Some jobs in California and around the country may cause damage to employees’ hearing. Workers’ compensation may be sought after auditory loss due to sudden loud sounds at work, such as a firearm discharge or continuous noise like that at a construction site. Because hearing loss is very uncommon in people under 50, many doctors don’t bother with testing for it. However, if one works in a situation where there is frequent exposure to loud sound, hearing loss could be happening over time.
Ringing in the ears, or tinnitus, can come on in such a way. Sufferers gradually become aware of hearing a constant, high-pitched tone, either in one or both ears. It arises so slowly that people often don’t even realize that it is going on unless they pay special attention to the tone. The condition is caused by damage over a period of time to the cochlea, which are hairs of the inner ear that translate vibrations to the brain, which interprets the input as sound.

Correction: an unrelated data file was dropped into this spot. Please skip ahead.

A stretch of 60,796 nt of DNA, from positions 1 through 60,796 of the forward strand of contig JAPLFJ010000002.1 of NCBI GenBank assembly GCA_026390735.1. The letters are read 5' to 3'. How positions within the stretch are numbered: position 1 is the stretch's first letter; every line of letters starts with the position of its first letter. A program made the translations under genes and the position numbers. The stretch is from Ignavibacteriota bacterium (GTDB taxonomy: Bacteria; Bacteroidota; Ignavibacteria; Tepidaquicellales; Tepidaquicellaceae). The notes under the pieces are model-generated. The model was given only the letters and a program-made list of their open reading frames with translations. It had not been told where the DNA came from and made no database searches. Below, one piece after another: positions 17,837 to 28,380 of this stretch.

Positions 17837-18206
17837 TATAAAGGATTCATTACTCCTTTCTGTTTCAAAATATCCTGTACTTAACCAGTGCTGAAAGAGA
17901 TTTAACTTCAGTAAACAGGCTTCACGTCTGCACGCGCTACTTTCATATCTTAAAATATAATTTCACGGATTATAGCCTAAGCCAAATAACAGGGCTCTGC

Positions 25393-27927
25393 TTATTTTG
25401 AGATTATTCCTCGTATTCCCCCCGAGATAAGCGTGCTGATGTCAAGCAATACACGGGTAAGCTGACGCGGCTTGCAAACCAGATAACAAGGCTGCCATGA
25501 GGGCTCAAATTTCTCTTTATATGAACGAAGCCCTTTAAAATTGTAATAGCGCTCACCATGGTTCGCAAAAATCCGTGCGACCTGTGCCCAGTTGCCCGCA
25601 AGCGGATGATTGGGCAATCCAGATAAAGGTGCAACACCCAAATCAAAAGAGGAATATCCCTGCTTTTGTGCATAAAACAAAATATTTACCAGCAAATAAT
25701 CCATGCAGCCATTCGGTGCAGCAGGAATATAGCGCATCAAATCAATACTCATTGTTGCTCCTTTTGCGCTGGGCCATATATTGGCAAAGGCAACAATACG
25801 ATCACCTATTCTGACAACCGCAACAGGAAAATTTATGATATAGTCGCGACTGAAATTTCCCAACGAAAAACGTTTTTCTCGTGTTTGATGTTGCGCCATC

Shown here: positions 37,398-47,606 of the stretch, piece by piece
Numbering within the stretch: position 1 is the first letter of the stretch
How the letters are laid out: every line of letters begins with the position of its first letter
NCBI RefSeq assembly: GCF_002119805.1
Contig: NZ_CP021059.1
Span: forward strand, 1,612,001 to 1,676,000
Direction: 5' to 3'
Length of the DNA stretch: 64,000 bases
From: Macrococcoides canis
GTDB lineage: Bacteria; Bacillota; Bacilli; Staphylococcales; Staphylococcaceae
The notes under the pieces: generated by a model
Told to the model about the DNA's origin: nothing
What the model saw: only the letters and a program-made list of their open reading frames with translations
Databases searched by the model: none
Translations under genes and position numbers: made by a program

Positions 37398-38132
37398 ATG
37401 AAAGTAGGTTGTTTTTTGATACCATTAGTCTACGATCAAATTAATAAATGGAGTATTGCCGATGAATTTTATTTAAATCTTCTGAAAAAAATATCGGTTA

One way that the cochlea can be damaged quickly is an exposure to a single very loud event. Permanent damage can be caused to those hair cells in a situation such as an explosion or other concussive event, but often these events result in only temporary hearing loss. It is the constant, chronic exposure to loud noise that isn’t even noticed at first that is the usual cause of permanent auditory damage.
Individuals who have lost hearing due to working conditions may pursue injury claims with workers’ compensation insurers. Another possible avenue could be a personal injury claim against those who were responsible for any negligence that led to hearing loss. Because the source of a gradual injury is harder to prove, legal aid may be necessary.
Source: Police One, “Preserving hearing in a high-decibel profession“, Tim Dees, November 25, 2013